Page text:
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Author Topic: Sea Ice Extent around Antarctica  (Read 102966 times)

gerontocrat

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Re: Sea Ice Extent around Antarctica
« Reply #650 on: July 06, 2017, 03:25:17 PM »
Antarctic Sea Ice Extent about to slip from lowest to 2nd lowest behind 1986.
(http://nsidc.org/arcticseaicenews/charctic-interactive-sea-ice-graph/).

Still an impressive reduction over the last 3 years.


Darvince

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Re: Sea Ice Extent around Antarctica
« Reply #651 on: July 09, 2017, 11:18:22 AM »
I have often wondered throughout this freezing season whether we have seen a switch back to the low ice of the 70s and 80s, but all the comments about how Antarctic sea ice is so intensely variable have kept me from stating it outright.

However, we are now in July, less than a month away from when Antarctic ice begins its wobble about the maximum, and it's still lowest on record on JAXA and seems like it's going to stay that way unless we get a 300k km² growth spurt over the next two days.

Compared to 1986 the winds seem like they've been much stronger this year, as the sea ice shape looks more like the September shape of the 80s rather than its July shape.
ftp://sidads.colorado.edu/pub/DATASETS/nsidc0051_gsfc_nasateam_seaice/final-gsfc/browse/south/daily/1986/nt_19860708_n07_v1.1_s.png
ftp://sidads.colorado.edu/pub/DATASETS/nsidc0081_nrt_nasateam_seaice/browse/south/nt_20170707_f18_nrt_s.png

gerontocrat

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Re: Sea Ice Extent around Antarctica
« Reply #652 on: July 17, 2017, 03:14:01 PM »
Antarctic Sea Ice Extent once again lowest in the satellite record.

Wipneus

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Re: Sea Ice Extent around Antarctica
« Reply #653 on: July 17, 2017, 04:29:41 PM »
Also area has taken the lowest position. Looking at the graphs, extent will likely stay lowest a bit longer, area probably not.

extent SH
1985-07-16 15.775432
1995-07-16 15.732109
1980-07-16 15.615618
1989-07-16 15.592934
1990-07-16 15.502736
1986-07-16 15.480906
2002-07-16 15.480702
1983-07-16 15.480661
1991-07-16 15.451098
2017-07-16 15.024859

area SH
1982-07-16 12.455222
1995-07-16 12.433007
1986-07-16 12.352278
2001-07-16 12.349878
1987-07-16 12.341766
2011-07-16 12.240798
1990-07-16 12.224225
1991-07-16 12.200350
1980-07-16 12.178648
2017-07-16 12.141301

AbruptSLR

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Re: Sea Ice Extent around Antarctica
« Reply #654 on: July 18, 2017, 04:13:21 PM »
Modeling Antarctic sea ice is complex and modeling the implications of changes in Antarctic sea ice is even more complex (i.e. Hansen's ice-climate feedback is made more positive by the presences of this sea ice):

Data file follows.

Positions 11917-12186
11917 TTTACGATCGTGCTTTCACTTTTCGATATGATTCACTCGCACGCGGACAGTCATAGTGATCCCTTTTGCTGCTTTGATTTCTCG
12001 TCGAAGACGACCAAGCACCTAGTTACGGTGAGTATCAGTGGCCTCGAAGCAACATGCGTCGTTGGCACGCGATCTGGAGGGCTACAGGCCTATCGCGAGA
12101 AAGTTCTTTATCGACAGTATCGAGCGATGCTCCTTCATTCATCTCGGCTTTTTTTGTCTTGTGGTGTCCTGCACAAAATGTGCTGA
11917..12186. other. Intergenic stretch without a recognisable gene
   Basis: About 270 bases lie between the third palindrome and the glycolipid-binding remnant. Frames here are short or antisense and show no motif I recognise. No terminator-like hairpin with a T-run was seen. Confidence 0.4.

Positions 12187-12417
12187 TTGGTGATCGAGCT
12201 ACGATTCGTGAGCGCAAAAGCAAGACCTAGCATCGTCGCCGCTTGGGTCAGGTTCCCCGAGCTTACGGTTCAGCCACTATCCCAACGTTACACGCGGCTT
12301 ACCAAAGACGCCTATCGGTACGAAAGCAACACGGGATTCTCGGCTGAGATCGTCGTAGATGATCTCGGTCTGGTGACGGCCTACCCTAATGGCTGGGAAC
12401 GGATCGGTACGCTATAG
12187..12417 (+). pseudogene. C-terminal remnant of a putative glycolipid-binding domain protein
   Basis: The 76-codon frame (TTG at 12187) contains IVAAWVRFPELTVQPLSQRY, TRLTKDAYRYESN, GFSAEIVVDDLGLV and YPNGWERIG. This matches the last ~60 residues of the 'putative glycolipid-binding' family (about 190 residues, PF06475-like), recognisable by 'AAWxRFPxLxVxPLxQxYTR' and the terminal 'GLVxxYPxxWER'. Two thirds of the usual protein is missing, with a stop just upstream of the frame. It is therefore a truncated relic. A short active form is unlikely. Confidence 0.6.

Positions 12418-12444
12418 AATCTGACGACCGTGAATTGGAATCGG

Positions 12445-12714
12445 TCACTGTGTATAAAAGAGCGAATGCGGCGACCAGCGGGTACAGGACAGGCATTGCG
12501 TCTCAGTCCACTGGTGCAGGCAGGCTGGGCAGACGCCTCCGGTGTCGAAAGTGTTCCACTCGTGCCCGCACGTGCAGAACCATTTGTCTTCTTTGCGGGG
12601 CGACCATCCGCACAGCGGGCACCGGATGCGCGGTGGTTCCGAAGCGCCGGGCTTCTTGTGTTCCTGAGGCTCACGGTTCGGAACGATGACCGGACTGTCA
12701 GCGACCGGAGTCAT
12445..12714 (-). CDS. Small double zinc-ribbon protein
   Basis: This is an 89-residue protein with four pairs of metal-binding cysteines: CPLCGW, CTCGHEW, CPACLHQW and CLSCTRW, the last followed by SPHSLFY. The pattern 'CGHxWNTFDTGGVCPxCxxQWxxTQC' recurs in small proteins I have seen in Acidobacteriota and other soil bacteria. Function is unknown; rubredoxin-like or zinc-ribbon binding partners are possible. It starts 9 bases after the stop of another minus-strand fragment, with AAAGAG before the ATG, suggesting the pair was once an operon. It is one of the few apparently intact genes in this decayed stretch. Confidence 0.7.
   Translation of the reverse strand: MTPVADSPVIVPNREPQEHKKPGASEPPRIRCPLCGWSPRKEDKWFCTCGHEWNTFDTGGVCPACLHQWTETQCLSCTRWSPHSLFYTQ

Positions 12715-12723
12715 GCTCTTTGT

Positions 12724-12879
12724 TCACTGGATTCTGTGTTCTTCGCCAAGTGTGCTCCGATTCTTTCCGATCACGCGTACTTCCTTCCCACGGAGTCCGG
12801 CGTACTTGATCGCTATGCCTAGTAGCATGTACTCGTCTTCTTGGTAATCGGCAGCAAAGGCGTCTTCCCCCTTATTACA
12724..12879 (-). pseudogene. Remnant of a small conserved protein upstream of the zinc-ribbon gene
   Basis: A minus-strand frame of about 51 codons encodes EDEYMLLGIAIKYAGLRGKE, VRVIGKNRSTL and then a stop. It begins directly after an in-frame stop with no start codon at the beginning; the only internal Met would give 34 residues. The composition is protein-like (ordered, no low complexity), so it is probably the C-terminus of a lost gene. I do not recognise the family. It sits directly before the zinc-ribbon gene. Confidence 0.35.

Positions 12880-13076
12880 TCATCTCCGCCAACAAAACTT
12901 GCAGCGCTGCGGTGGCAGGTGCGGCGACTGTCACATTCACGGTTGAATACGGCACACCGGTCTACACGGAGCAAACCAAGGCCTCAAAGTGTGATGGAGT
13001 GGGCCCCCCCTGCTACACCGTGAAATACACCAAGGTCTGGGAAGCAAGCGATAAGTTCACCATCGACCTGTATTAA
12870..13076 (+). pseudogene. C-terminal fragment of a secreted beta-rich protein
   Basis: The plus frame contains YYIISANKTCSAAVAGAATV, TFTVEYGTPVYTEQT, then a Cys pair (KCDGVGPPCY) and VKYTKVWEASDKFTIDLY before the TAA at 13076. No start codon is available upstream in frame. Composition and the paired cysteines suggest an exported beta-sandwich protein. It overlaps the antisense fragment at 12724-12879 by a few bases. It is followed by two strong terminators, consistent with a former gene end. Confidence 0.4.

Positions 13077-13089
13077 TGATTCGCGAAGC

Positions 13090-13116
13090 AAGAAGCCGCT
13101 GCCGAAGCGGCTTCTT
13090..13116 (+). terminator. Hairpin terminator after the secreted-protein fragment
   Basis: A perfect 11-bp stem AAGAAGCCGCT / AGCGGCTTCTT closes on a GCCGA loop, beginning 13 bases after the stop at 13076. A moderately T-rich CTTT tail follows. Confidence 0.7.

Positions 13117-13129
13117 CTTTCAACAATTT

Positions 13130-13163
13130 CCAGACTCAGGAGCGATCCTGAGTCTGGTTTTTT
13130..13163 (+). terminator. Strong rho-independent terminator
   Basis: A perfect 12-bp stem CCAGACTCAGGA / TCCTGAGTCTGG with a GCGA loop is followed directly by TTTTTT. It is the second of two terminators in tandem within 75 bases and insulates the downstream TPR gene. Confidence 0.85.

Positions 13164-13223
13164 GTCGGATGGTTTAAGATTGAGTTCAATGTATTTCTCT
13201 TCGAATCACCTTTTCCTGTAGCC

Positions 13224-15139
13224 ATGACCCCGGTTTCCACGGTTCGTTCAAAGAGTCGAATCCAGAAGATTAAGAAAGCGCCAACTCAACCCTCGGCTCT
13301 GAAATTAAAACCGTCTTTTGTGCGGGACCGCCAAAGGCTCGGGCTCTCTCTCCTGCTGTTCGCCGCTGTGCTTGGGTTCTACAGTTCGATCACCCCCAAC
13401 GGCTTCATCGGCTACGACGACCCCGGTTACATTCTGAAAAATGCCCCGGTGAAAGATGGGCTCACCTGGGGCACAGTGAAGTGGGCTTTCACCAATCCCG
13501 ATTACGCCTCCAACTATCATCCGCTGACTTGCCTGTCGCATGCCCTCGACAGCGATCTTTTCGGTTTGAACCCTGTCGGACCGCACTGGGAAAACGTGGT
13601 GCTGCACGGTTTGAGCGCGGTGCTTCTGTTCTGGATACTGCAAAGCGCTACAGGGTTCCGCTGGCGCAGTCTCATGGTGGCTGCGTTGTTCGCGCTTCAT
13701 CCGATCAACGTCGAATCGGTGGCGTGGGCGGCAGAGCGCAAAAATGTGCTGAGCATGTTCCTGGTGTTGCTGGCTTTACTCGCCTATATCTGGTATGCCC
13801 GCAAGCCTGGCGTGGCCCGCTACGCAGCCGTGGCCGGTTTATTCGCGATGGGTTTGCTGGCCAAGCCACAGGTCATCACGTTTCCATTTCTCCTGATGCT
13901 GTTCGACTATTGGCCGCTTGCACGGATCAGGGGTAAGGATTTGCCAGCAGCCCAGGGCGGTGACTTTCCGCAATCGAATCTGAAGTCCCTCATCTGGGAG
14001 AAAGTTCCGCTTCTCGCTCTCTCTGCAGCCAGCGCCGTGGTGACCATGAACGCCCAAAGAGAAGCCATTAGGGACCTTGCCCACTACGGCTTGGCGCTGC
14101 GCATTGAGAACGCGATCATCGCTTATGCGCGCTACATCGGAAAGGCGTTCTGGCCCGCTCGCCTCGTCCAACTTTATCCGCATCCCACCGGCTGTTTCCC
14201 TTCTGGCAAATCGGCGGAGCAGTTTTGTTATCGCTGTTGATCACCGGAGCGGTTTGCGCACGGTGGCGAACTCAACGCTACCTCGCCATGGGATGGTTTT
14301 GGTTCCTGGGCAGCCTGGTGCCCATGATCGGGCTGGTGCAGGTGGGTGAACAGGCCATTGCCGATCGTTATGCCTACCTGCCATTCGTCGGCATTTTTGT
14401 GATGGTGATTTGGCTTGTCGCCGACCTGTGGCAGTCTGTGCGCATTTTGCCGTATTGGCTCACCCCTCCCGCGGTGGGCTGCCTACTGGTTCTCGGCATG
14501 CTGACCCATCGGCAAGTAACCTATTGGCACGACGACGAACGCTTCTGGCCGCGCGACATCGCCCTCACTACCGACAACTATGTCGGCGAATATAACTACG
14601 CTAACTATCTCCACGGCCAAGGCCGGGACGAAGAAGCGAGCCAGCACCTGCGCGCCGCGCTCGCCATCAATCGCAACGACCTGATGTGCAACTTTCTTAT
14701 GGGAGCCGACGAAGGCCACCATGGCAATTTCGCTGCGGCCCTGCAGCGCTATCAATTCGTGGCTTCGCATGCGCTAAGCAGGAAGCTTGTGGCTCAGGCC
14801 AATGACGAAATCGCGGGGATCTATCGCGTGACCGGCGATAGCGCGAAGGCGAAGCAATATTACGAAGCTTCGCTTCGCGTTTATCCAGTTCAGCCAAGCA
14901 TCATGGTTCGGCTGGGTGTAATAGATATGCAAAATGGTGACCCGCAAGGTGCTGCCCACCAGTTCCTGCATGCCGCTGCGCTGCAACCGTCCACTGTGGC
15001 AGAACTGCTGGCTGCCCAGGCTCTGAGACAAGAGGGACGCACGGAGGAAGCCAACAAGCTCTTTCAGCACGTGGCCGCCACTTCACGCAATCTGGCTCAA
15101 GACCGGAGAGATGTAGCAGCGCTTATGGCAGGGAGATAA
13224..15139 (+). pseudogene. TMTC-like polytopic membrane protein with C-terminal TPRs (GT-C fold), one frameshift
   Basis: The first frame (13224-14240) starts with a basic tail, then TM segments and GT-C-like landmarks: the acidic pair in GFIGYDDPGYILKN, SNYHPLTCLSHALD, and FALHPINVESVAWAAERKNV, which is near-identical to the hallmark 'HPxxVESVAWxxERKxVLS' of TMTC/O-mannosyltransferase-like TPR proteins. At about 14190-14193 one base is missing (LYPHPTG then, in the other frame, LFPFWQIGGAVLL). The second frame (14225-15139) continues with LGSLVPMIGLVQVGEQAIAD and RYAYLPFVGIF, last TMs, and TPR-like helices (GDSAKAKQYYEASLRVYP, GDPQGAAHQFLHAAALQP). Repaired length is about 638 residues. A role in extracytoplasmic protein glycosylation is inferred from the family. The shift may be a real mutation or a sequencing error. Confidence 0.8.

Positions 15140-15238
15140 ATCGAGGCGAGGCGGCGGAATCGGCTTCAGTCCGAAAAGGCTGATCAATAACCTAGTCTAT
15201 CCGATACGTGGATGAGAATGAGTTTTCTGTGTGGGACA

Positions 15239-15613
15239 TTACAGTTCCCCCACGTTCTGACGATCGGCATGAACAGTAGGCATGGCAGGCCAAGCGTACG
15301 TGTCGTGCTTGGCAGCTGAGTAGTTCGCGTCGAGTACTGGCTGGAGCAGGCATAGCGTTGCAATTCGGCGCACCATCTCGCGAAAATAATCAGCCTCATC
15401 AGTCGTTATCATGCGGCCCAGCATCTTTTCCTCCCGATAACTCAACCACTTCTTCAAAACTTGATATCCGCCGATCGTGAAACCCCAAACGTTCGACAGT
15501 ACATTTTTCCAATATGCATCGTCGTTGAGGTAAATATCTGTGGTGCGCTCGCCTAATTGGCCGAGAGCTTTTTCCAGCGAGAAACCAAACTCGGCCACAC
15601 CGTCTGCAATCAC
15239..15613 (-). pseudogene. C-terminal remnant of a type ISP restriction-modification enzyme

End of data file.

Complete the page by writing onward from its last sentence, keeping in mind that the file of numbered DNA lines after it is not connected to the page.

Roach, L. A., Dean, S. M., and Renwick, J. A.: Consistent biases in Antarctic sea ice concentration simulated by climate models, The Cryosphere Discuss., https://doi.org/10.5194/tc-2017-131, in review, 2017.

http://www.the-cryosphere-discuss.net/tc-2017-131/

Abstract. The simulation of Antarctic sea ice in global climate models often does not agree with observations. In this study, we examine the compactness of sea ice, as well as the regional distribution of sea ice concentration, in climate models from the latest Coupled Model Intercomparison Project (CMIP5) and in satellite observations. We find substantial differences in concentration values between different sets of satellite observations, requiring careful treatment when comparing to models. As a fraction of total sea ice extent, models simulate too much loose, low-concentration sea ice cover throughout the year, and too little compact, high-concentration cover in the summer. In spite of the differences in physics between models, these tendencies are broadly consistent across the population of 27 CMIP5 simulations, a result not previously highlighted. Targeted model experiments with a coupled ocean – sea ice model show that over-estimation of low-concentration cover is partially determined by choice of constant floe diameter in the lateral melt scheme. This suggests that current sea ice thermodynamics contribute to the inadequate simulation of the low-concentration regime.
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gerontocrat

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Re: Sea Ice Extent around Antarctica
« Reply #655 on: Today at 02:54:47 PM »
It seems to be a rule that the more we need to know about something the less we do. The Antarctic, the Oceans, the Arctic come to mind.

Meanwhile, despite ferocious sea ice drift leading to high daily increases in extent at a time one expects a reduction, Antarctic Sea Ice is currently lowest in extent in the satellite record.